Long Work Hours Are Killing More of Us Than Ever, Study Shows

Long Work Hours Are Killing More of Us Than Ever, Study Shows
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A recent report from the World Health Organization (WHO) has highlighted the concerning link between long work hours and loss of life and health.

According to the study, “long working hours led to 745 000 deaths [globally] from stroke and ischemic heart disease in 2016, a 29 per cent increase since 2000”.

The global analysis, facilitated by the WHO and International Labour Organization (ILO), found that “in 2016, 398 000 people died from stroke and 347 000 from heart disease as a result of having worked at least 55 hours a week.”

And if you’re wondering how that compares to earlier years, the organisations estimate that “between 2000 and 2016, the number of deaths from heart disease due to working long hours increased by 42%, and from stroke by 19%”.

The most notable findings were that this trend was most prevalent in men, with 72 per cent of the deaths affecting males. The data suggests the health impacts were most significant for “people living in the Western Pacific and South-East Asia regions,” and most of the recorded deaths were people “among people dying aged 60-79 years, who had worked for 55 hours or more per week between the ages of 45 and 74 years”.

How to better manage your work-life balance

Part of the power of this kind of research is that it arms people with very clear information about what kind of habits are harmful to their health.

The WHO shared its study concluded, “that working 55 or more hours per week is associated with an estimated 35% higher risk of a stroke and a 17% higher risk of dying from ischemic heart disease, compared to working 35-40 hours a week”.

It also highlighted that data suggests more people are adopting these unsustainable work habits. Working long hours, the WHO states, is becoming more common, with 9 per cent of the global population now aligning with this trend.

On these findings, Dr Tedros Adhanom Ghebreyesus, WHO Director-General said:

“The COVID-19 pandemic has significantly changed the way many people work.“

“Teleworking has become the norm in many industries, often blurring the boundaries between home and work. In addition, many businesses have been forced to scale back or shut down operations to save money, and people who are still on the payroll end up working longer hours. No job is worth the risk of stroke or heart disease. Governments, employers and workers need to work together to agree on limits to protect the health of workers.”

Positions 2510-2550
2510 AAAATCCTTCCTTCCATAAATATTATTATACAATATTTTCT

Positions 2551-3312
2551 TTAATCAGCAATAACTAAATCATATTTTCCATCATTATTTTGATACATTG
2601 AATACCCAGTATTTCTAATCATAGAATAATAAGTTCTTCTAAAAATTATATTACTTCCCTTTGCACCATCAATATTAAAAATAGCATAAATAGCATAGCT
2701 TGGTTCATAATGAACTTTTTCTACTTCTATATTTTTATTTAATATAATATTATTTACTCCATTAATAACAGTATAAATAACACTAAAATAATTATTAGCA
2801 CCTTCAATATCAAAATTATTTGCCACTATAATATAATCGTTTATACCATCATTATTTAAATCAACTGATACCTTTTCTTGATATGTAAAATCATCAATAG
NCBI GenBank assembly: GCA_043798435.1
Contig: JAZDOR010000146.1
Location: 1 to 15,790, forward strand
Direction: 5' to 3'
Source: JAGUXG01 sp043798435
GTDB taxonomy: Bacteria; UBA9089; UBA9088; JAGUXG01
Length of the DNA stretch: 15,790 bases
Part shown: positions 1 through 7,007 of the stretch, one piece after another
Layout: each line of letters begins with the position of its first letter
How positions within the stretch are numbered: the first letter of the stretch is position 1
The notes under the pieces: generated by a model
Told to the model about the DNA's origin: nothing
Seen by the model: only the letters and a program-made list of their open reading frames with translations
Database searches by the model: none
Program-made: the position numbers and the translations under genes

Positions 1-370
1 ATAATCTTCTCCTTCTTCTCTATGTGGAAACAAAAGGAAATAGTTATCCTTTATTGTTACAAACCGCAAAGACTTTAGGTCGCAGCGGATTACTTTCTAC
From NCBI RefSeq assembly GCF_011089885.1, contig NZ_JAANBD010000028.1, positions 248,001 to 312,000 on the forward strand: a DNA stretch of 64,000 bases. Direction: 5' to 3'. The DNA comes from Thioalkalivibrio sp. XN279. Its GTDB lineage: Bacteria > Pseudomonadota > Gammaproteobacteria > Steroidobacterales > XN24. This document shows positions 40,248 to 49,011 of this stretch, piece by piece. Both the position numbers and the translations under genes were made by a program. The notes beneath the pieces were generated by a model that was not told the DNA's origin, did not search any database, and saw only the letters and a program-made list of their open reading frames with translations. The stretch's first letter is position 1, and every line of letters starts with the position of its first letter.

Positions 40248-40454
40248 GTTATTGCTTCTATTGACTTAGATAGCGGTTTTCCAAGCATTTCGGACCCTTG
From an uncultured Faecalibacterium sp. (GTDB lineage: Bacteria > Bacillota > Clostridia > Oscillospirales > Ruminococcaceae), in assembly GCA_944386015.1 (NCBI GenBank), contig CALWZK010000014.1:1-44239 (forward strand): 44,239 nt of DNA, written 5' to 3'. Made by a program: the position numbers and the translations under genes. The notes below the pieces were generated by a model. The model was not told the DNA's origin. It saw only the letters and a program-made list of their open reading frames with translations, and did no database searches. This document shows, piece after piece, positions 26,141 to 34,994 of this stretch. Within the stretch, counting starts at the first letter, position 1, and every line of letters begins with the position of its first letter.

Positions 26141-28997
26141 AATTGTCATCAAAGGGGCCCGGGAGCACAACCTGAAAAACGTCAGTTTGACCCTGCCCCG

If you’d like to make a change to your work schedule and begin prioritising your health more, there are a few things you can do.

As Forbes wrote in a piece on overtime (a few years back), a lot of our work habits are born out of old-fashioned ideas we personally hang on to. It’s time to begin questioning ideas like the following:

  • Working longer hours means you’ll get more done
  • Managing “it all” will result in a better performance review, and fast-track you to a promotion
  • Everyone else is staying back, so you should do the same
  • My workload is too intense, so I need to stay back to get it done

Much more often, the case is that if you’re productive with the time you have, the work you’ll deliver will be of a higher quality than if you’re pushing through when exhausted. That’s the idea the four-day working week is hinged on. Break the cycle, and you’ll also communicate to more junior team members that it’s okay to have a life outside work.

Additionally, if your manager is unaware you’re drowning in work, they’re likely to keep loading you up. It pays to voice your struggles.

If your specific job requires additional hours for whatever reason, make sure you understand your rights with regard to compensation and time off. According to the Fairwork Australia website, “An employee can work a maximum of 38 hours in a week unless an employer asks them to work reasonable extra hours. Overtime or other rates may apply to these extra hours”.

Finally, be sure to check in on your health. The Heart Foundation and Stroke Foundation in Australia are full of useful resources pertaining to risk and prevention in these areas. If you’re concerned, please chat with your doctor.

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